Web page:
Raw sprouts: The truth about how dangerous they are to eat
You see it in the news with shocking regularity — bean sprouts getting recalled because they're contaminated and making people sick.
It's scary, because I eat sprouts a lot. They're super nutrient-dense and a great way to jazz up salads, wraps and stir-fries. But what is it about sprouts that makes them so susceptible to contamination? And is it safe to eat them? We tapped an expert, Amrie DeFrates, a registered dietitian certified in food safety, to find out.
It turns out the way they're grown is part of the problem.
What makes sprouts dangerous
"Sprouts require a warm and humid environment to grow, which is the perfect environment for bacterial growth," DeFrates told SheKnows.
But it's not just that. Sprouts have a few unique traits that make them particularly vulnerable to bacteria.
"The seeds themselves can harbor bacteria that cause food poisoning," Defrates told us. And, "to maintain the quality of the sprouts during transportation, they are bagged with water, which can harbor bacteria."
Their wispy, curled shape creates problems too. "Sprouts are very difficult to wash compared to a vegetable with a smooth, large surface area," DeFrates explained.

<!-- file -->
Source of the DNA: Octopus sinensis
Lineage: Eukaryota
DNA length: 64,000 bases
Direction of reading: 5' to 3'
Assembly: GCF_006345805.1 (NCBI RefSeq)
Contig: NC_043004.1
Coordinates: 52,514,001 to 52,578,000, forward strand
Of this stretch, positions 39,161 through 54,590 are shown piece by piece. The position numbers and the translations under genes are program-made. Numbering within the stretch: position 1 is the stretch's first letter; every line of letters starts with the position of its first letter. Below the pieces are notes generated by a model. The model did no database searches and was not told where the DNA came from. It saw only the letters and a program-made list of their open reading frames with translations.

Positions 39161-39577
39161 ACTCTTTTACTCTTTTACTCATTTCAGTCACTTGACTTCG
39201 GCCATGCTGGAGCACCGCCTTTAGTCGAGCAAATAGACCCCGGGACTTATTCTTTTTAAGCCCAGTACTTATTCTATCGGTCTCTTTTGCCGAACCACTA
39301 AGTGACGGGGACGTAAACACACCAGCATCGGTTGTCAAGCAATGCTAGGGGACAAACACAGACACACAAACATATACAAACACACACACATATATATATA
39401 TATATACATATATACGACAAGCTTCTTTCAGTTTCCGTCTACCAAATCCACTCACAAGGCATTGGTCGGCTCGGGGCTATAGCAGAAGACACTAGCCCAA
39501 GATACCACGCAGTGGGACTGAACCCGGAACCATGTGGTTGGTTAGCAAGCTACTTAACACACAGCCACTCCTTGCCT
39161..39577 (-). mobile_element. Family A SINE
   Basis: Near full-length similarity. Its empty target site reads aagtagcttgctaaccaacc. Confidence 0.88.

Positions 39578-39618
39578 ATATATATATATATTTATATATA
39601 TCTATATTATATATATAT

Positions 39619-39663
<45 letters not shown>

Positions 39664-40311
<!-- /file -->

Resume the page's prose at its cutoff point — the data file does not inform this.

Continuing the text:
Are sprouts safe to eat?
So what should we do? Is there a way to safely eat sprouts?
The answer is, it depends.
Buying organic vs. conventional sprouts doesn't make much of a difference. Both methods of farming bring the sprouts into contact with potential harborers of bacteria.
What's more important to look for is how the sprouts are packaged and stored.
Tips for safer purchasing and handling of sprouts
"When purchasing sprouts, look for them in a refrigerated section that is maintained at or below 40 degrees [F]. To avoid any contamination while in transport or in the store, it is best to purchase a sealed product. This does not guarantee that the product was not contaminated in the field, however."
That said, "It is advised that anyone with a compromised or weakened immune system, such as the elderly, pregnant women, children and anyone on immunosuppressant medications, avoid raw sprouts."
For these people, "sprouts may be enjoyed safely only when they are cooked thoroughly," DeFrates advised.
So next time you pick up a package of sprouts at the store, proceed with caution. Wash the sprouts thoroughly before you eat them, and make sure to clean anything the raw, unwashed sprouts have come in contact with to prevent cross-contamination. Keep them refrigerated at 40 degrees F or lower, and if you're really concerned, you should eat sprouts only if you're going to cook them.